Multi point glass bedding

Discussion in 'Gunsmithing' started by davebutler, Mar 2, 2009.

  1. davebutler

    davebutler Member

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    I have 2 Remington VTR rifles. a 223 and 308 and would like to try to make them as accurate as I a can. I looked on line about glass bedding and saw several references to multi point bedding. Beyound the obvious, that being more than one bedding point, is there a particular place long the stock forend that I should concentrate on. There was also a point that the rifle was to fond of free floating. Any personal knowledge or thoughts are apprecated..
     
  2. NesikaChad

    NesikaChad Well-Known Member

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    I've bedded more rifles than I can remember and I would like to know what multi point bedding is too.

    I think you'll find that if you just stick to tried and true pillar bedding techniques you'll have reliable and predictable performance from your rifle.
     

  3. specweldtom

    specweldtom Well-Known Member

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    Dave and Chad, JE Custom and I saw a rifle with several 1/4" diameter fibrous dowels (fiberglass?) set end-up and epoxied into holes drilled in the area between the recoil lug and the mag well, and a couple imbedded under the tang. The best way I can describe them is that they were like tiny pilings set into the stock to support the action. It's the only one I've ever seen and might be called multipoint bedding???

    I'm just guessing, Tom
     
  4. davewilson

    davewilson Well-Known Member

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    JE Custom and I saw a rifle with several 1/4" diameter fibrous dowels (fiberglass?) set end-up and epoxied into holes drilled in the area between the recoil lug and the mag well, and a couple imbedded under the tang.

    this sounds like a great technique for the beginner to try!
     
  5. NesikaChad

    NesikaChad Well-Known Member

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    Bedding.

    Just the name kinda reminds me of a cozy pile of linen begging to be snuggled up in. Fibrous pilings or pillars remind me of a bed of nails or kinky goth porno. (oops, secrets out. . .)

    Bedding is cool, sexy, and shooters can be a bit evangelical about it.

    It's a casting of the receiver that is inert to weather. That's it. As long as the resin system used has minimal shrinkage, good resistance to chemicals, sufficient hardness and high shear/compressive strength, it will work. The hype about one particular brand over another doesn't make the bedding any better or worse, it's what is easiest/most affordable/available for the gunsmith to use.

    I've bedded guns with $5.00 tubes of epoxy and I've used stuff that's over $100 bucks a pint. The rifle didn't notice the difference.

    As I've preached and preached before. A properly done bedding job makes a great rifle exceptional, it makes a good gun great, and etc. . .It will NOT however polish a turd.

    That's my story and I'm stickin to it.
     
  6. jerrschmitt

    jerrschmitt Well-Known Member

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    At last! Some common sense. I can't count the number of posts I've read over the years that touted one brand ov goop over another. None offered any real proof that their goop worked any better than anything else. I've been bedding rifles for about 50 years and I've tried a lot of diffrent crap. Brownell's, Marine tec, JB Weld, they all work. If someone wants to tell me that their goop shrinks less than mine, Proove it!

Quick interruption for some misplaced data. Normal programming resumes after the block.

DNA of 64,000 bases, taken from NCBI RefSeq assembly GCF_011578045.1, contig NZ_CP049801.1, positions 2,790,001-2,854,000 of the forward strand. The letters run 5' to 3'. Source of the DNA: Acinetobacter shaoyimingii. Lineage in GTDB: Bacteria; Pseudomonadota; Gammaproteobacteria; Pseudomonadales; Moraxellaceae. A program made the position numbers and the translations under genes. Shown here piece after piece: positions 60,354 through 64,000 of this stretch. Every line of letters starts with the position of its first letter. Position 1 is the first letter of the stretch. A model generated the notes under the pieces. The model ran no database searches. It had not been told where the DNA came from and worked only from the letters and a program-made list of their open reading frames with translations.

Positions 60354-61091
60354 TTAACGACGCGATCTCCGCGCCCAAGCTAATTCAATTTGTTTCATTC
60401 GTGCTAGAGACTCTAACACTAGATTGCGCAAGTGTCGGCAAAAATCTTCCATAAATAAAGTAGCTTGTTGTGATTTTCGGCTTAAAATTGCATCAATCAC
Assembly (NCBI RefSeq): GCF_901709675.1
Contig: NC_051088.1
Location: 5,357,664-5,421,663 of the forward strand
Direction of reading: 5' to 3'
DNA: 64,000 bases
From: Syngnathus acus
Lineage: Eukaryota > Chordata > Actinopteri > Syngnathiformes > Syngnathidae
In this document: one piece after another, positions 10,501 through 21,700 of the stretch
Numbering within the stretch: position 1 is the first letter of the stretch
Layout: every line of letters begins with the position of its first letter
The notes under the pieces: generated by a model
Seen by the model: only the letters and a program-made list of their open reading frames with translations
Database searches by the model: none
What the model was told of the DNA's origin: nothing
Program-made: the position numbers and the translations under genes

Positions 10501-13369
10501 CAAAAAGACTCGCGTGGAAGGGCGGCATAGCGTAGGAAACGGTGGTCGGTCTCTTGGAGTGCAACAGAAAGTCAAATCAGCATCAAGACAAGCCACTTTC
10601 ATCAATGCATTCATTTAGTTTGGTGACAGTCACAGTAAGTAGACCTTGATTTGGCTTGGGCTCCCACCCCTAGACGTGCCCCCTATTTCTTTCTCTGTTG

7. specweldtom

    specweldtom Well-Known Member

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    We're off the multipoint bedding, but in 1972 I bedded a Mk X Mauser, Shilen barreled 7 Rem Mag in a fence post stock with just plain 2-part epoxy that I filled with aluminum bandsaw cuttings. Just mixed it in until it wouldn't drip too bad. You can't believe how ugly that bedding was. But that gun would hammer. 1 hole at 300 yds, nothing but V's and 5's at 1000 yds, (1973 L/R target). I've had some good guns since that one, but none that I ever had more confidence in. Some benchrest guy calls exceptional barrels "hummers". This whole gun was a hummer. When your pullers have to stop to replace a target center at 1000 yds, (20 rd string) something's working. I wish I could say it was me, but I was just holding the damn thing.

    As much as anyone, I believe that a good bedding job is not dependent on the cost of the compound. But.....I confess that I started using Brownell's SteelBed recently. I like the way it works (doesn't drip all over everything), the slow cure rate, and the strength and stability of the finished job. There are probably many compounds just as good for a whole lot less money, but I'm unwilling to experiment (scared to).

    Back to the multi-point question; has anyone else seen the bedding I described, or seen something else that might be multi-point bedding? I'm curious too.

    Good hunting, Tom
     
    Last edited: Mar 8, 2009
  8. J E Custom

    J E Custom Well-Known Member

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    THANKS CHAD FOR MAKING MY DAY !!!!! ( THE LAST PART ABOUT THE TURD CRACKED ME UP)

    I have not tried to polish one I guess because I prefer a mat finish on most every thing !

    J E CUSTOM
     
  9. davebutler

    davebutler Member

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    I belive the answer is in these replies somewhere. Multi point bedding may just be a coined word that someone dreamed up to make it seem more complexed or special. I am 66 years old and as was so elliquently stated, crap is crap and any type of strong resin is going to work well. I am agoing to bed my VTR to just forward of the barrel lug and a glassed forearm rest to keep it stable. Will see what happens from there. Thanks Dave